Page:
Strategic Insights into Vehicles Fuel Consumption Patterns: Innovative Approaches for Predictive Modeling and Efficiency Forecasting

DOI : 10.17577/IJERTV13IS060063

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Strategic Insights into Vehicles Fuel Consumption Patterns: Innovative Approaches for Predictive Modeling and Efficiency Forecasting

Kajal Sheth, New York Tech, Dhvanil Patel, Texas A&M University,

Gautam Swami, Tulane University

Abstract This study explores significant trends in fuel efficiency and carbon emissions within the passenger vehicle sector, utilizing extensive data from the U.S. Department of Energy and Environmental Protection Agencys Analyzing vehicle data from 1984 to the present, we identified key patterns in miles-per-gallon performance, tailpipe CO2 emissions, and economic impacts of vehicle efficiency. Our research highlights advancements in vehicle technology and shifts in consumer choices, underscoring their implications for environmental policy and sustainable transportation strategies. Employing advanced statistical analyses and machine learning in R and visualizations in Tableau, this study provides insights that support informed policy-making and strategic decisions in the transportation sector.

KeywordsFuel efficiency; Carbon emissions; Transportation sector; Environmental policy; Predictive analytics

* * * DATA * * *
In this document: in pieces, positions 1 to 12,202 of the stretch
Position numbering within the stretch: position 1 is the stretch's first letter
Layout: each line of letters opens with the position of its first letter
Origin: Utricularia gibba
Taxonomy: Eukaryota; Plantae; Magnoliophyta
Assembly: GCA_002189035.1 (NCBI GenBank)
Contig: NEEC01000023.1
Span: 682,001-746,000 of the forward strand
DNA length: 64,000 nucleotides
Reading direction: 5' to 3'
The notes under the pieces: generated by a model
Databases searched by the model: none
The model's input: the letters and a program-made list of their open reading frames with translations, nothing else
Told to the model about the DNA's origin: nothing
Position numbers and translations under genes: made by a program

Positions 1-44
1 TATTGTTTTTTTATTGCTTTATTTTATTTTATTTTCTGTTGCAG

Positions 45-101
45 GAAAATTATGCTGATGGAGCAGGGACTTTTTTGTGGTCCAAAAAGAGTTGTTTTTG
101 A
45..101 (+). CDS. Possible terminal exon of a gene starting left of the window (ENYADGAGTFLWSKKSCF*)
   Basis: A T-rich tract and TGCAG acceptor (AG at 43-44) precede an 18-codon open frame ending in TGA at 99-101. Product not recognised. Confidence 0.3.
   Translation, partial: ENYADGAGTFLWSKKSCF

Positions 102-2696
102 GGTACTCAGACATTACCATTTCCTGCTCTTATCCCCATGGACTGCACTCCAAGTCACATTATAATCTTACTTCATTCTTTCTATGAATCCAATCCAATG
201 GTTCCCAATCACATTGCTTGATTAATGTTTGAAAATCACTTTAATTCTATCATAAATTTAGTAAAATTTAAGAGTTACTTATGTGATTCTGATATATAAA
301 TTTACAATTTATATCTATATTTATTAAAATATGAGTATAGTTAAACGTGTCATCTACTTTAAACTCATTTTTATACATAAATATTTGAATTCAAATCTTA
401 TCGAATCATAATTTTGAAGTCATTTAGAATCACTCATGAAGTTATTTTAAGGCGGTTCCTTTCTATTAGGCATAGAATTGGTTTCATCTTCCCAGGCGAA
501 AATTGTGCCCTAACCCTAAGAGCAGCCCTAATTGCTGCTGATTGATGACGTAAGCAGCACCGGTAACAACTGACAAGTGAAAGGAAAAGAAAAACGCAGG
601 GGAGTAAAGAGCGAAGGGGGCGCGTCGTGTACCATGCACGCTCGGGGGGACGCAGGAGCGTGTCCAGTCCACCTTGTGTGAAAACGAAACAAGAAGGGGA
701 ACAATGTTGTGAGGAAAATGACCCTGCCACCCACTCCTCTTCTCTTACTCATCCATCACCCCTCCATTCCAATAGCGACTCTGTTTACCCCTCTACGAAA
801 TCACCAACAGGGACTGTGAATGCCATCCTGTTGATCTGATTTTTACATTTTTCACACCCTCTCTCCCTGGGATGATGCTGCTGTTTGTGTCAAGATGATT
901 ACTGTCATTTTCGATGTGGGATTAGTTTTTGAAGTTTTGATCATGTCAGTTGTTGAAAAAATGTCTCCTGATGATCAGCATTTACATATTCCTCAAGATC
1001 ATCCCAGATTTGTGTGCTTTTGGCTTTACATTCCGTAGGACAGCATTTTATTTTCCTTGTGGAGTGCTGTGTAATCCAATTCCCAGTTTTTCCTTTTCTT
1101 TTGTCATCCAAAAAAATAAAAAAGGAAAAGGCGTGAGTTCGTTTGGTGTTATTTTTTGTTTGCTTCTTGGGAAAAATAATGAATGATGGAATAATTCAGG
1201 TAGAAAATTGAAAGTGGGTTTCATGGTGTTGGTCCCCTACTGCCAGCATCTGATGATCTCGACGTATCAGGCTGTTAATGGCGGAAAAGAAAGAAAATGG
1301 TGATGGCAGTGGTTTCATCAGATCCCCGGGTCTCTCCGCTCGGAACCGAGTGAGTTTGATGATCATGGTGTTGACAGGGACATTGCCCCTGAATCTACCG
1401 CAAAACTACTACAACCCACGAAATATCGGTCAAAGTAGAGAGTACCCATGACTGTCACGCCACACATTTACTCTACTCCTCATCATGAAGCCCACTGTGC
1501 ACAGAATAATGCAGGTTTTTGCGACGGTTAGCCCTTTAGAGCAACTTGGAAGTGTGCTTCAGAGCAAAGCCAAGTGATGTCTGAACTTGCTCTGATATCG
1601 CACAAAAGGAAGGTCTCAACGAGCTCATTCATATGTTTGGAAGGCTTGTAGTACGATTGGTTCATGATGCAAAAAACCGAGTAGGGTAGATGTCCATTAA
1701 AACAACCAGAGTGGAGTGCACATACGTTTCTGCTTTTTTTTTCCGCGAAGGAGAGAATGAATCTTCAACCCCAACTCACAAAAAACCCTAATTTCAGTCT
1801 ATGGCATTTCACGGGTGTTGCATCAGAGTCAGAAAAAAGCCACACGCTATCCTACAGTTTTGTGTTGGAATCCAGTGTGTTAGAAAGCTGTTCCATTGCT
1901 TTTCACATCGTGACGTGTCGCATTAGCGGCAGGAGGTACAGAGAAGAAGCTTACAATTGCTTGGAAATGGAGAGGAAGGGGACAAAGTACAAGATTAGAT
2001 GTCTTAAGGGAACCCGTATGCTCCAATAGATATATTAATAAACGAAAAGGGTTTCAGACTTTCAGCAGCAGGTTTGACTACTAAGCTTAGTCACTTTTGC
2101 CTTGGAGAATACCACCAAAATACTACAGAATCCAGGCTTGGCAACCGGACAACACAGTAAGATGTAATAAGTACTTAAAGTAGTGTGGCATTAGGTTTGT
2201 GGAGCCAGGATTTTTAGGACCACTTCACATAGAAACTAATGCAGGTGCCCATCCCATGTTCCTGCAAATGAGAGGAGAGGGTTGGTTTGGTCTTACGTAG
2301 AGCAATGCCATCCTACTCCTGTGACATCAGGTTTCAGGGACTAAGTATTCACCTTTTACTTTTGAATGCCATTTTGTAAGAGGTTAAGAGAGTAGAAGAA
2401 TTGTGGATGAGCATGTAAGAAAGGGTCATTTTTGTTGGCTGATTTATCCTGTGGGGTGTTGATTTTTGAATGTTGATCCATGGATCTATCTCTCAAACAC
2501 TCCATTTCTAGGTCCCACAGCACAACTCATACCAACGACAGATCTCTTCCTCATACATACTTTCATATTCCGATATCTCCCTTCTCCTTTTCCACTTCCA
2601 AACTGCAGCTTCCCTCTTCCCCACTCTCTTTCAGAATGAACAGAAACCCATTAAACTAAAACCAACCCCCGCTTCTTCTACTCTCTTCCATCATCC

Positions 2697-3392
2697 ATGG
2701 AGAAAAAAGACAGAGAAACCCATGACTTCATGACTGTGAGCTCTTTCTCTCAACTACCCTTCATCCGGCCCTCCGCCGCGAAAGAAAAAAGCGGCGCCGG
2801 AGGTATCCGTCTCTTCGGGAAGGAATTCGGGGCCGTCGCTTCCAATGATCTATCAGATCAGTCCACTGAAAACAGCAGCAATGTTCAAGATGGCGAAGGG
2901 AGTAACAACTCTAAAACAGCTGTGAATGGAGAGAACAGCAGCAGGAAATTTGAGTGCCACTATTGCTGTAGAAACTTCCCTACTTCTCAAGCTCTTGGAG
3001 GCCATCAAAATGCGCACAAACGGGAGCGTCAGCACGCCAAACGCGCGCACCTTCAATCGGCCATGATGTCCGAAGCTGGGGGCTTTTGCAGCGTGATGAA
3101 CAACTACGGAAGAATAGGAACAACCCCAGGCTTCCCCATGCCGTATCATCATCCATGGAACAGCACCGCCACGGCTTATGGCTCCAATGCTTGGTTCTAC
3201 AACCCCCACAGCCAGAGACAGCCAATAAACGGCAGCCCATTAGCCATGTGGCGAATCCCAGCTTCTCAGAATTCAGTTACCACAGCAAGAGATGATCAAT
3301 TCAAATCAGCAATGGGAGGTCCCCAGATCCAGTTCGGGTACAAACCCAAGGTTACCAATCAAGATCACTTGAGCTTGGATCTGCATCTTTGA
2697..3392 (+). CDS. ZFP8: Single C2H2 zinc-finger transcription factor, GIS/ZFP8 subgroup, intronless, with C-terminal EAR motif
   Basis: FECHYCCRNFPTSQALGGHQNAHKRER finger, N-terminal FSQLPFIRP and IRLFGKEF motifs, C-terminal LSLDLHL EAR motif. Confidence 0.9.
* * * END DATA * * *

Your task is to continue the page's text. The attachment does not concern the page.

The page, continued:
The transportation sector is a significant contributor to global carbon emissions, accounting for nearly a quarter of direct CO2 emissions from fuel combustion [1]. The urgency to reduce these emissions has intensified under the pressures of climate change and environmental degradation. Advances in vehicle technology have shown promise in improving fuel efficiency and reducing emissions, yet the pace of improvement and adoption varies widely across vehicle types and regions. This study leverages a comprehensive dataset from the U.S. Department of Energys official fuel economy information portal, [2], to examine the evolution of fuel efficiency and carbon emissions within the passenger vehicle sector.

    Despite abundant data on vehicle performance, there remains a gap in understanding the long-term trends and their implications for policy and consumer behavior. Most existing studies focus on short-term impacts or specific vehicle types, lacking a holistic view of the transportation sectors progress toward sustainability goals. This research aims to fill this gap by systematically analyzing fuel consumption patterns and emission trends over several decades, highlighting the technological and regulatory shifts that have influenced these trends. Specifically, the study seeks to identify key trends in fuel efficiency improvements, analyze the variance in emissions among different vehicle classes, and assess the economic implications of evolving fuel economy standards.